What is claimed is:

l. A wash-off relief medium capable of having developed thereon a negative or positive silver-free image of a copy image imposed thereon by light comprising, prior to exposure, a supporting base, a substantially insolubilized gel coated thereon, said gel being capable of being solubilized or insolubilized with respect to water by a reaction involving light-sensitive iron salts, and a mixture dispersed in said gel consisting essentially of one or more light-sensitive ferric double salts of a base and a mild organic acid which does not insolubilize said gel and one or more ferric single salts which insolubilize said gel.

2. A wash-off relief medium as defined in claim 1 in which said gel is a continuous coating film of a dried aqueous solution of gelatin, and said ferric double salts being of the class consisting of ammonium, sodium, potassium, and lithium oxalates, citrates, and tartrates.

3. A wash-off relief medium as defined in claim 2 in which the single ferric salts being of the class consisting of ferric sulphate, chloride, nitrate, oxalate, and citrate.

4. A wash-off relief medium as defined in claim 1, in

which the proportion of mixed salts may vary, by weight, in the order of 20 percent to percent of the weight of the anhydrous gel material, and the portion of single salts varies, by weight, in the order of 40 percent to 60 percent of the weight of the double salts.

5. A wash-off relief medium as defined in claim 1, in which the supporting base is an organic flexible film inert to the coating film.

6. A wash-off relief medium as defined in claim 1, in which the supporting base is a rigid plate inert to the coating film.

7. A wash-off relief medium as defined in claim 1, in which the supporting base is permeable material inert to the coating film.

8. A wash-off relief medium as defined in claim 5, in which the gel coating is sufficiently heavy to exist as a self-sustaining film and is releasably supported on said base.

9. A wash-off relief medium as defined in claim 5 in which said gel coating film is substantially permanently adhered to said supporting base.

10. A wash-off relief medium as defined in claim 1, including a coloring toner dispersed in said coating film in a sufficient quantity to impart a color contrast to said base support and insufficient to render said coating substantially non-translucent.

11. A method of making a wash-off relief image which, at the option of the user, is a negative or positive image of a copy image imposed by light on a wash-off relief medium comprising the steps of providing a wash-off relief medium as defined in claim 1, exposing on the salt-containing gel coating thereof to a copy image to provide light-struck and non-light-struck areas with a sufficient amount of light to allow said salts to react to light, immersing said exposed coating, in case a negative image is desired, in a negativedeveloping solution containing a peroxide and an acid to solubilize said non-light-struck areas, and then washing said coating, whereby the struck areas will remain on the base and the non-light-struck areas will wash off, if said coating has been developed with said negativedeveloping solution to provide a negative of the copy image imposed on said medium, and said light-struck areas may be dissolved off, in the absence of treatment with said negative developing solution, to provide a positive of said copy image.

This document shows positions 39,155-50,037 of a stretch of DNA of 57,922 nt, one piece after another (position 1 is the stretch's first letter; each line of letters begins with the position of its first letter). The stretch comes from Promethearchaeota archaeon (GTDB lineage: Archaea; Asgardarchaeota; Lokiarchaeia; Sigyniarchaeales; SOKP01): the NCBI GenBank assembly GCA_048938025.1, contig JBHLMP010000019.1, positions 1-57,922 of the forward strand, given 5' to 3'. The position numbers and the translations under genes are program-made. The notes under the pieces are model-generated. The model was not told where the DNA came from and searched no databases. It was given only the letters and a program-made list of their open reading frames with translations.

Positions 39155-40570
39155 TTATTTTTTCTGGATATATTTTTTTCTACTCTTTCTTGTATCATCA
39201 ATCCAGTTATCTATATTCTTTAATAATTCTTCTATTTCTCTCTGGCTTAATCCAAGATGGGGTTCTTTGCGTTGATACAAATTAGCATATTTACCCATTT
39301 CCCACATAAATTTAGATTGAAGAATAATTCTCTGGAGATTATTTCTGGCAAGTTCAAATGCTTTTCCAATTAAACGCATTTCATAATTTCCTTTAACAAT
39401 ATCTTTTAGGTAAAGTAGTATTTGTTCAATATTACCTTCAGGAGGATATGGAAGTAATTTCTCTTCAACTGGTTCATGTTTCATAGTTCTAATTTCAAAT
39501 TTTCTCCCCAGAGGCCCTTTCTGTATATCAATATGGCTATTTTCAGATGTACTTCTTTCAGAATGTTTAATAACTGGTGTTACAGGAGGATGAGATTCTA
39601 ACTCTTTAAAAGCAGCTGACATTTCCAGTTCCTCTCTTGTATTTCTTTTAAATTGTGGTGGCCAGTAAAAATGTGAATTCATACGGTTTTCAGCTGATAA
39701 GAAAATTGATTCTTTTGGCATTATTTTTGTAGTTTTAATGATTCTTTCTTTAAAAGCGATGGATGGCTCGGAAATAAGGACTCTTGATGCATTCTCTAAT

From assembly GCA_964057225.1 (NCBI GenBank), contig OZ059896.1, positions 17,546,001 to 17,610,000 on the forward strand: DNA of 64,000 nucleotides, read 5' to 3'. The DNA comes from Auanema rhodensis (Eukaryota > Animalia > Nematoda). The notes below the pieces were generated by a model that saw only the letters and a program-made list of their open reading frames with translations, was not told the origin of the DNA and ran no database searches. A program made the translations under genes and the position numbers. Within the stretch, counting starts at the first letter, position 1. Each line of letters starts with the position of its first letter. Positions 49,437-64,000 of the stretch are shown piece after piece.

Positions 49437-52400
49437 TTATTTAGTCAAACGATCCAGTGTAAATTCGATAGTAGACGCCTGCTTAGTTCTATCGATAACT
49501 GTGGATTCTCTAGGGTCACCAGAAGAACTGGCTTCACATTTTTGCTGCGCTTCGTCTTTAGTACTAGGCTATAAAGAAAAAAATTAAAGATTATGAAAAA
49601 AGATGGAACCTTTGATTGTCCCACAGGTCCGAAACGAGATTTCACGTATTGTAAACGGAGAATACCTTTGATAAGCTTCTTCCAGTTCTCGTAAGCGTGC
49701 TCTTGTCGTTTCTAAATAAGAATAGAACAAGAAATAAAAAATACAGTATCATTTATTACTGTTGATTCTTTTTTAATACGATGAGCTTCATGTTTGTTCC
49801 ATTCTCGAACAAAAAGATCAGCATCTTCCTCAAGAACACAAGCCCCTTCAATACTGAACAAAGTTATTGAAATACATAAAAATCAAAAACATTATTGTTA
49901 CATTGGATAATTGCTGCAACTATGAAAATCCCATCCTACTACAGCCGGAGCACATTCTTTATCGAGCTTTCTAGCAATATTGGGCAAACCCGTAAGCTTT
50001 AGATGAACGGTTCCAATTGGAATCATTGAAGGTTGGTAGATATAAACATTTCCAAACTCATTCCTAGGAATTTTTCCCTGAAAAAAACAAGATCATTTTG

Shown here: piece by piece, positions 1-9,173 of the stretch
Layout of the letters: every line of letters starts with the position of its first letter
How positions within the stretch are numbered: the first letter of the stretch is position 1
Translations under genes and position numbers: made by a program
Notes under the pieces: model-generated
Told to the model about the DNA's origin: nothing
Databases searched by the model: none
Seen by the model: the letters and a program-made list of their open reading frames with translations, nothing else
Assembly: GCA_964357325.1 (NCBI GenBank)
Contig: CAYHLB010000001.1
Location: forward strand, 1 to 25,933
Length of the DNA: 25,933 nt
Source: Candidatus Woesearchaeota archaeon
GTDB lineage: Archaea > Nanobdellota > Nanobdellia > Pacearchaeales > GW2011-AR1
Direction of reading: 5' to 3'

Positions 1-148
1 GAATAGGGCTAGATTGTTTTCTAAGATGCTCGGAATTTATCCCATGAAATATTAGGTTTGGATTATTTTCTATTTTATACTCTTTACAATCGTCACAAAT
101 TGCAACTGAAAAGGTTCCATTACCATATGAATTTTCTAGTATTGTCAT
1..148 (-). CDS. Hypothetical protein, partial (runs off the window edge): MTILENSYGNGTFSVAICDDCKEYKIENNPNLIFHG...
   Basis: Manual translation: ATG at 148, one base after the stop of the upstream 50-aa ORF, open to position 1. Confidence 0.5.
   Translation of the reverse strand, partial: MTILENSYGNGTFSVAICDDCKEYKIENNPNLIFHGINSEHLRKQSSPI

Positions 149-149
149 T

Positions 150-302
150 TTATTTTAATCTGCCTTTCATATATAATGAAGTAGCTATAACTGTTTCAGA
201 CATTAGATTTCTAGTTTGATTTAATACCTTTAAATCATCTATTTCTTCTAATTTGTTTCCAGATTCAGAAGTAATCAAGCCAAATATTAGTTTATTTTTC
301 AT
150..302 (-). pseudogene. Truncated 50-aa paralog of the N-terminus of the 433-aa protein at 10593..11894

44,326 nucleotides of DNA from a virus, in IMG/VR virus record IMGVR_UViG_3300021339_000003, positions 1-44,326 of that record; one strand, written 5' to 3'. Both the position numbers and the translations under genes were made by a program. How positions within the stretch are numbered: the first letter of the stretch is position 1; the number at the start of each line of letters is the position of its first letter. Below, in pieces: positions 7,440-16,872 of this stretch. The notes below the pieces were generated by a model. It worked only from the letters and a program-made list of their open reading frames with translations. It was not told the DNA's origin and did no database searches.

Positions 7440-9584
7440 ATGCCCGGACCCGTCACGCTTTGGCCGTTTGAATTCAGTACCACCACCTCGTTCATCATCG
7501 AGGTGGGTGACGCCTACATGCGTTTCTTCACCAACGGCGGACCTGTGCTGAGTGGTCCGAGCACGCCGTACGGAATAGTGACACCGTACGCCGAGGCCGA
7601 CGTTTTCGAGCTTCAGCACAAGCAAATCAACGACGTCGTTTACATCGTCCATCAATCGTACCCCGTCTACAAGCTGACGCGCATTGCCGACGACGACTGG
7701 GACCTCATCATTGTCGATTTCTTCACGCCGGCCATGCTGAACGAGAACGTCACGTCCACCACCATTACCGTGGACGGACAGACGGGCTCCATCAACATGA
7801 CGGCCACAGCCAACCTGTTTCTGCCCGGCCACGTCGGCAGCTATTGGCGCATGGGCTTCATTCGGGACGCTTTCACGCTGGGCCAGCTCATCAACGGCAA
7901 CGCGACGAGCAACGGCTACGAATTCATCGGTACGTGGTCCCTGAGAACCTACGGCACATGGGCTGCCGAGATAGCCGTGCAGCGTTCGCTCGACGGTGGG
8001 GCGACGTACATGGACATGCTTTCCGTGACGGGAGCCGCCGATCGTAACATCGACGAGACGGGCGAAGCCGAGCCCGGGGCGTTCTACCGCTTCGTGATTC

12. A method of making a wash-off relief image, as defined in claim 11, including the alternative step, in case a positive image is desired, of immersing the exposed gel-coating film, prior to wash-off, in an aqueous positive developer solution of a salt of an alkaline earth metal and a salt of an acid which aids the solubilization of the light-struck portion of said gel coating.

Patent Citations
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CA483457A *May 20, 1952Powers Photo Engraving CompanyPhotomechanical products and process for producing same
DE394083C *Nov 22, 1922Apr 12, 1924Duerener Fabrik PraeparierterVerfahren zur Erhoehung der Lichtempfindlichkeit von Eisenblaupapier
GB188905374A * Title not available
Non-Patent Citations
Reference
1 *J. Kosar, Light Sensitive Systems , John Wiley & Sons, N.Y., 1966; pp. 39, 40, 114 116 relied upon.
2 *T. Baker, American Photography, Oct. 1940, pp. 718 720, 721, 722, 724.
Referenced by
Citing PatentFiling datePublication dateApplicantTitle
US4326020 *Sep 10, 1980Apr 20, 1982Polychrome CorporationMethod of making positive acting diazo lithographic printing plate
US4505999 *Sep 12, 1983Mar 19, 1985North American Philips Consumer Electronics Corp.Cathode ray tubes, photoresists, actinic radiation, baking
US4546064 *Nov 4, 1983Oct 8, 1985North American Philips CorporationPositive-working photoresist composition and method for forming a light-absorbing matrix
US4590138 *May 1, 1985May 20, 1986North American Philips Consumer Electronic Corp.Positive-working photoresist composition and method for forming a light-absorbing matrix in a color CRT structure
Classifications
U.S. Classification430/325, 430/326, 430/270.1
International ClassificationG03F7/12, G03F3/10, G03C1/66
Cooperative ClassificationG03F3/10, G03F7/12, G03C1/66
European ClassificationG03C1/66, G03F7/12, G03F3/10